In July 2016, Prakash Javadekar became Human Resource Development minister, taking over from Irani, who got the textiles portfolio. This was two years after she contested in Amethi on BJP ticket. In August 2016, the IIIT campus was transferred. The government clarified in Parliament that IIIT Tikarmafi was closed because it was illegal, as the rules don’t allow an IIIT to be an extension of a university, as was done here.

Try explaining this to Tikarmafi residents. Barring a few, all are angry over the fate of its chowkidars. “Modi-ji IIIT gayab kar diye. (Modi made the IIIT disappear),” is the refrain. “BBAU told us that we chowkidars are no longer needed,” says Kumar. “They removed us one by one, saying we were hired by a contractor and that we are Congress supporters,” says Mishra. BBAU still employs staffers from its IIIT days, but they complain of unpaid dues and worry about losing their jobs too. A BBAU, Lucknow, team visited them recently, and noted their concerns. The 17 chowkidars were not part of this exercise.

For whatever it’s worth, Tikarmafi knows the prime minister is not to blame. It’s all because of the wrangling over the Amethi seat between the Congress and the BJP, most say. Irani is the BJP’s Amethi candidate again; so, their ire turns on her. She is the most visible national BJP leader in Amethi and people consider her the national chowkidar’s representative. They complain that while Rahul brought the IIIT, she took it away.

Irani has even proposed a way out of unemployment. “Irani-ji says we should plant Neem trees, squeeze oil from their fruit and sell it for a living,” says Anup Srivastava, a Tikarmafi resident. “And what shall we do while these trees mature over in 15 years?” Not that the plan has no takers. Many shops display posters of the Neem-ki-phali, or Neem fruit oil, proposal in Tikarmafi.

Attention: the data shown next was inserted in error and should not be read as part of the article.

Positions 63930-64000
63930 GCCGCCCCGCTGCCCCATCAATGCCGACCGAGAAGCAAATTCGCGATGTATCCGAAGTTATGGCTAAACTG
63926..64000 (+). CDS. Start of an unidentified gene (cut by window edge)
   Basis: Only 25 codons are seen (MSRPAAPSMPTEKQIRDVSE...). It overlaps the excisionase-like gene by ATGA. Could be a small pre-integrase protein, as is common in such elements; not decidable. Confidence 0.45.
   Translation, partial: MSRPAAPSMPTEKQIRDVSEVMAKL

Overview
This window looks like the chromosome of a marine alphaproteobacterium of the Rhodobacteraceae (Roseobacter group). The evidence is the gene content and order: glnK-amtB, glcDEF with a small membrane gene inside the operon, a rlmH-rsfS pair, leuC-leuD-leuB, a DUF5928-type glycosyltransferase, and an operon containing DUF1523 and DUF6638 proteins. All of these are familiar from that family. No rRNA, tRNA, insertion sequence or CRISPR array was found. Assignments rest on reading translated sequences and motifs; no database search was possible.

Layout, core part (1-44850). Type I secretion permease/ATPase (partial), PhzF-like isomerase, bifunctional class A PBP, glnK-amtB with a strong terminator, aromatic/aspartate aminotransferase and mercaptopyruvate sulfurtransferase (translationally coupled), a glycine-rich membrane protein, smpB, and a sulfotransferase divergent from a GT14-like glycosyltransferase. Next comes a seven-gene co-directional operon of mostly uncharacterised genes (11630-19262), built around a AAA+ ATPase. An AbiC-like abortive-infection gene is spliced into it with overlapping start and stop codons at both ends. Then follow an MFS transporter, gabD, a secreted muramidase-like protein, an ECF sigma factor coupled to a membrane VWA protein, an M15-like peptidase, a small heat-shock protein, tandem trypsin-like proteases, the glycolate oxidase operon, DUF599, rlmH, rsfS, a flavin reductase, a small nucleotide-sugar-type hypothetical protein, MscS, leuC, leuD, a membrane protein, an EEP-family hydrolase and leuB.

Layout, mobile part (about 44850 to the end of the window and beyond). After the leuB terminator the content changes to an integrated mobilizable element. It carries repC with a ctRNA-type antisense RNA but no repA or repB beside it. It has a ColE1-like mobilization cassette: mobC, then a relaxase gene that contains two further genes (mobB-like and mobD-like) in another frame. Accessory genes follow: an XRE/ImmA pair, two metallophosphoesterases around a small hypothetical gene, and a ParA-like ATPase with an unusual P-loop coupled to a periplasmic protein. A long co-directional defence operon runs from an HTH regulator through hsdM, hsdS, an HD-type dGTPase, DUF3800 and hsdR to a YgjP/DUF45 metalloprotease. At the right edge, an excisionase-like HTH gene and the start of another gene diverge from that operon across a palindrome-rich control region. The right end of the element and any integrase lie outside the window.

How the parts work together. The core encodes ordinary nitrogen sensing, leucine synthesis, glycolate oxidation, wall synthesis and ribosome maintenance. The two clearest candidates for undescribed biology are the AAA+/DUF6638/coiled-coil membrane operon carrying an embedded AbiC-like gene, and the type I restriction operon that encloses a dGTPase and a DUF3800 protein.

Considering the IIIT was replaced by a new campus, it seems mysterious that Tikarmafians are complaining. Harishchand Kanaujia, a washerman, finds BBAU students unimpressive. “They’re like us,” he says, disdainfully, meaning that the ‘triple I-T’ drew city-slickers and engineers who got their clothes ironed by him whereas “these BBAU fellows do everything themselves.” His income has halved. ‘Triple I-T’ students gave local shopkeeper Raghuviri Vaish’s daughter Shivani English tuitions and tips to local youngsters. The tea shops they frequented have run out of business. “Irani lost the Amethi election but she should not have lost hope,” say Vaish, who voted for her. “She would have won had she not taken our triple I-T,” she says. “If you cannot do good, don’t do harm.”

Tikarmafi is almost uniformly paranoid about the BJP’s attitude towards this Congress-controlled constituency. They fear that another BJP loss in Amethi will drive more institutions out. Most people here work in factories or offices set up during former prime minister Rajiv Gandhi’s time. They say BJP reduced the capacity of a proposed new AIIMS in Rae Bareli, which is next door. A proposed paper mill was shelved. A mega food park fizzled out over unavailability of land. (Rahul had called it “aalu ki factory” in 2014, inviting ridicule). A proposed school is “going here and there”, that is, the site where it will come up is repeatedly changing. “Amethi’s name will get wiped off the map,” says resident Ramkuber Kahar, summing up all fears.